Presently there are numerous different types of VR systems, but most can
be classified into one of the following three categories; Desktop VR,
Video Mapping VR, and Immersive VR.
(Window on a World)
VR is when a computer user views a virtual environment through one
or more computer screens. A user can then interact with that environment,
but is not immersed in it. All of the mastheads on this website are
from Desktop VR environments.
Mapping VR uses cameras to project an image of the user into the computer
program, thus creating a 2D computer character. Although fully immersed
in the environment, it is difficult to interact with the user’s
VR uses a HMD to project video directly in front of the user’s
eyes, plays audio directly into the user’s ears, and can track
the whereabouts of the user’s head. Then a dataglove (or datasuit)
is used to track movements of the user’s body and then duplicate
them in the virtual environment. When the user cannot distinguish
between what is real and what is not, then immersive VR has succeeded.
run the most basic VR system one must have the following:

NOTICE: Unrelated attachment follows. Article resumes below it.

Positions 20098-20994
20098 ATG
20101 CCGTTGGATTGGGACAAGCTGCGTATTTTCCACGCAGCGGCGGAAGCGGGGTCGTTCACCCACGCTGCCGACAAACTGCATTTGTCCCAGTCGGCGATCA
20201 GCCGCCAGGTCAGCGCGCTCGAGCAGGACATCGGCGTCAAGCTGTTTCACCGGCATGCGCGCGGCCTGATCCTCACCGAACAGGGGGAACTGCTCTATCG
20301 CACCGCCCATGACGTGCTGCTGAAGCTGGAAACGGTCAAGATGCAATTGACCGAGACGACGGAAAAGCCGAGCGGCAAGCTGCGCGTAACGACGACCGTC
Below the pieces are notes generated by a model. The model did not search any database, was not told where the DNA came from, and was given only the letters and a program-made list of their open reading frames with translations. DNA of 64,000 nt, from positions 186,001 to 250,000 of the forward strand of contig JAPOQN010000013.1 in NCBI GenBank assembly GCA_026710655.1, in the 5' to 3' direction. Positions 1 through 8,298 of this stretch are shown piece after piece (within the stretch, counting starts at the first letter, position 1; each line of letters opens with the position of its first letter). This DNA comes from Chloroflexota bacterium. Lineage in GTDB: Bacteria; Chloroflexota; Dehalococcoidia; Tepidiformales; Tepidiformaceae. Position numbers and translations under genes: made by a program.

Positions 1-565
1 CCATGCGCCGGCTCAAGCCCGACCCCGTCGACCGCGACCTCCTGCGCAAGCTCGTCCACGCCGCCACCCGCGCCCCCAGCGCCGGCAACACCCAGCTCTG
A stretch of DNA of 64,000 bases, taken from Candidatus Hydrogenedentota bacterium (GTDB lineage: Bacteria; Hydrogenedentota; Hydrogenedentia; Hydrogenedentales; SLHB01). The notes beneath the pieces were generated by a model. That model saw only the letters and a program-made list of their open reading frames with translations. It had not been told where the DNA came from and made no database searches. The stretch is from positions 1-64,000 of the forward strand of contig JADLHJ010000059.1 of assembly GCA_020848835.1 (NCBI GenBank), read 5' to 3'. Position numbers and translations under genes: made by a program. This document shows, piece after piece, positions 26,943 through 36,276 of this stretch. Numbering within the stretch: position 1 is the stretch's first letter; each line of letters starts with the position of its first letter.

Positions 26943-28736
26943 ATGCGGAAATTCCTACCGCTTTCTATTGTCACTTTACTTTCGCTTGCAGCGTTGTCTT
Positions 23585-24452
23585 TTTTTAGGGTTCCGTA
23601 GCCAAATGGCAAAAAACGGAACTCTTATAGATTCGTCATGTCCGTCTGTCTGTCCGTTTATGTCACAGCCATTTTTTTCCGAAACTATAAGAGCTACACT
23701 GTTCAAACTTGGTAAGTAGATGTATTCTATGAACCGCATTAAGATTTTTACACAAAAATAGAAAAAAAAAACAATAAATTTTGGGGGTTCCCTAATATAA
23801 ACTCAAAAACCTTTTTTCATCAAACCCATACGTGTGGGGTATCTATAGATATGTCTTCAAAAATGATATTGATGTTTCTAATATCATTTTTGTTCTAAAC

one or more powerful computers
• sensors (or input devices)
• display arrangements
• virtual environment rendering software
computer must be powerful enough to render three-dimensional images in
real-time or the experience will not be a complete one.
using various sensors and input devices users can use their own movement
to interact with the virtual environment. Each time the sensor detects
a change, the entire computer system (the reality engine) generates
a new set of graphics, appropriate to that change. For a system to
be recognizably ‘real’ the computer must be able to ‘sample’
the sensors about sixty times per second. This gives real-time changes
(apparently instantaneous, but really with the shortest time lag possible).
and Judkins 1992)
this fast do not exist at the present time, but with the power of computers
doubling every 18 months, it may be possible in the near future. (Stevens
site was published for Communication Studies 380 at the University of
Calgary, March 26, 2004